How it Works
A mobile staff is stationed in kiosks, and placed in centrally located areas to collect the resumes of citizens who want work. The staff searches the labor supply companies in the area, and matches a person with the job that best suits their skills or knowledge, providing advice to facilitate their recruitment.
People who for some reason can not be hired, do not leave empty handed. Organizations are on hand, responsible for offering training courses in English, computing, accounting, or data processing to improve a person’s chance of getting a job.
In these mobile kiosks, a person is helped to prepare a resume, and is given a digital copy so an applicant can present it to a number of contracting firms. Hondurans can also receive advice on successful job interviewing.
The President of the National Association of Maquiladoras (Manufacturers) of Honduras, Daniel Facussé, said that beginning in January of 2011, they will need 18 to 20 thousand new workers in the industrial sector. In support of the launch of the National Amigo Network, manufacturers will hire their first employees through the program.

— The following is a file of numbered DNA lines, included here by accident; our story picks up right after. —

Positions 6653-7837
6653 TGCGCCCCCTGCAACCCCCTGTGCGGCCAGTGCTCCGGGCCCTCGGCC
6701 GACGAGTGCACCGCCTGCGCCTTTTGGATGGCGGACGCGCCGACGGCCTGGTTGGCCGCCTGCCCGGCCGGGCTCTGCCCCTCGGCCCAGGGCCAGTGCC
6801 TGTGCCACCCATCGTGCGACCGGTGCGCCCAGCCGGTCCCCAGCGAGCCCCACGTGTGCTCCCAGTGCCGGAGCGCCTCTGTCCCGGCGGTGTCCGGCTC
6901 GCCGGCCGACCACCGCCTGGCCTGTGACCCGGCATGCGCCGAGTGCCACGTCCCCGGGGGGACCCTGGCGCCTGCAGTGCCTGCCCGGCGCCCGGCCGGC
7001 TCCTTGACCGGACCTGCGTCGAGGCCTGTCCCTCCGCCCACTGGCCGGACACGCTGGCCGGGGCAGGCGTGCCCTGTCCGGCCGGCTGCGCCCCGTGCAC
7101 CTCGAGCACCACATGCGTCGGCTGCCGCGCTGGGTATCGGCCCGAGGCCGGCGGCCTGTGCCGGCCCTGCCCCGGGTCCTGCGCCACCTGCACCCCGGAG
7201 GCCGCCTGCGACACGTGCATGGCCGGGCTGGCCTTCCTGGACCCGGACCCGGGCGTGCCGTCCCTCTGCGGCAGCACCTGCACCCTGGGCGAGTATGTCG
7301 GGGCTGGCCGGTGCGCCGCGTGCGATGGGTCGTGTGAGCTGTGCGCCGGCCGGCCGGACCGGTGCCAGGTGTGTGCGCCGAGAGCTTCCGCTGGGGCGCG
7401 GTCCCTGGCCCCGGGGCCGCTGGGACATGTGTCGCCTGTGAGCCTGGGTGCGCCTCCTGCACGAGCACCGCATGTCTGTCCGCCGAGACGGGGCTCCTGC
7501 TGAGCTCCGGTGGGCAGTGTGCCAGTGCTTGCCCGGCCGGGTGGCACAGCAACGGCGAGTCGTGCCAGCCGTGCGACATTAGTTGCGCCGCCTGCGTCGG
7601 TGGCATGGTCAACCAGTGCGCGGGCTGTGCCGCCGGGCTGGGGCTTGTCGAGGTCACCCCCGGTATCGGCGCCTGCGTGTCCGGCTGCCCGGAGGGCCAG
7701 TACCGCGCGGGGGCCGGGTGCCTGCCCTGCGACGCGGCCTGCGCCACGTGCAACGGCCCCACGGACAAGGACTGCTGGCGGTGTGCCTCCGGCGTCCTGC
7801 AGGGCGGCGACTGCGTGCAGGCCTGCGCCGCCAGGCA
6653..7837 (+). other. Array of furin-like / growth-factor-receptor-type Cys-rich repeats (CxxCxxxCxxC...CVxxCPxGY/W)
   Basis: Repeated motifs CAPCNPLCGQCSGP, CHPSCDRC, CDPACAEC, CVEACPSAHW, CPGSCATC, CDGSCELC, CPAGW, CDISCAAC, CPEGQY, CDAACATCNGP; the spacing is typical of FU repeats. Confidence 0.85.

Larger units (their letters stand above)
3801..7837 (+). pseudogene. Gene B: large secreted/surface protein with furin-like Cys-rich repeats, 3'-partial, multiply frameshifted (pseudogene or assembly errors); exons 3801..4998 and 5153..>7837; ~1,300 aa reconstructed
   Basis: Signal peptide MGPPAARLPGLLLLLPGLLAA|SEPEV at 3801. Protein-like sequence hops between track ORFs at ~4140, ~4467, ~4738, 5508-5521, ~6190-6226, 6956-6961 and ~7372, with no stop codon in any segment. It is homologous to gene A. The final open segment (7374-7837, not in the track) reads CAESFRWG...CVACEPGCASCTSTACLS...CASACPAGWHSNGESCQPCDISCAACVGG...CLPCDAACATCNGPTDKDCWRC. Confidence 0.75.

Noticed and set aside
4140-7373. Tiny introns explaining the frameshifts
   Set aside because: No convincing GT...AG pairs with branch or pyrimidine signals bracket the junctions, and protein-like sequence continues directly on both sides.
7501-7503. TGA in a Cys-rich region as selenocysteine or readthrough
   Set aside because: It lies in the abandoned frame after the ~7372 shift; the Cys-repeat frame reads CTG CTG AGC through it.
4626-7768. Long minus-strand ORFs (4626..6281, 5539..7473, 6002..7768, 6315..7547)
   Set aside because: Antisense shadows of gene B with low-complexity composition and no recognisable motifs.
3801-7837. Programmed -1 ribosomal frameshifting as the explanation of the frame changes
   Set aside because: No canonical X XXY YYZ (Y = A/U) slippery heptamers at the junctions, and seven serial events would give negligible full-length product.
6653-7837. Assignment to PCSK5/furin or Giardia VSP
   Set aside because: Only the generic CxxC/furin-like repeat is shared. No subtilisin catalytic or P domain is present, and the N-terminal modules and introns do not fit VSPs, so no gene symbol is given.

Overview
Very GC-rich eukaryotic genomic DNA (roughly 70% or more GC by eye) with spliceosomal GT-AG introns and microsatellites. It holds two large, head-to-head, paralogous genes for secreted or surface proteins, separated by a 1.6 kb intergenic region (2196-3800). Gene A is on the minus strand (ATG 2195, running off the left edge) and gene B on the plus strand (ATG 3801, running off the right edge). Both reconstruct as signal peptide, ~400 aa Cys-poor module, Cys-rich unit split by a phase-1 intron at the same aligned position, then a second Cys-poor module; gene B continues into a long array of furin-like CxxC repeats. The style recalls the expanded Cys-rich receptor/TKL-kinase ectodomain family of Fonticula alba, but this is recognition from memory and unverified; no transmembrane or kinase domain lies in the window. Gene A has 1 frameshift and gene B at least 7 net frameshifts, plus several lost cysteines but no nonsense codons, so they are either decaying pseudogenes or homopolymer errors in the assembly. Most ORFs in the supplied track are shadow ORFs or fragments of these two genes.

Support for the project is backed by foundations like the Vocational Training Institute (INFOP), the Chamber of Commerce and Industry of Cortes (CCIC), the Social Development Foundation (FUNDEI), and the Advisory Center for Human Resources Development (CADERH).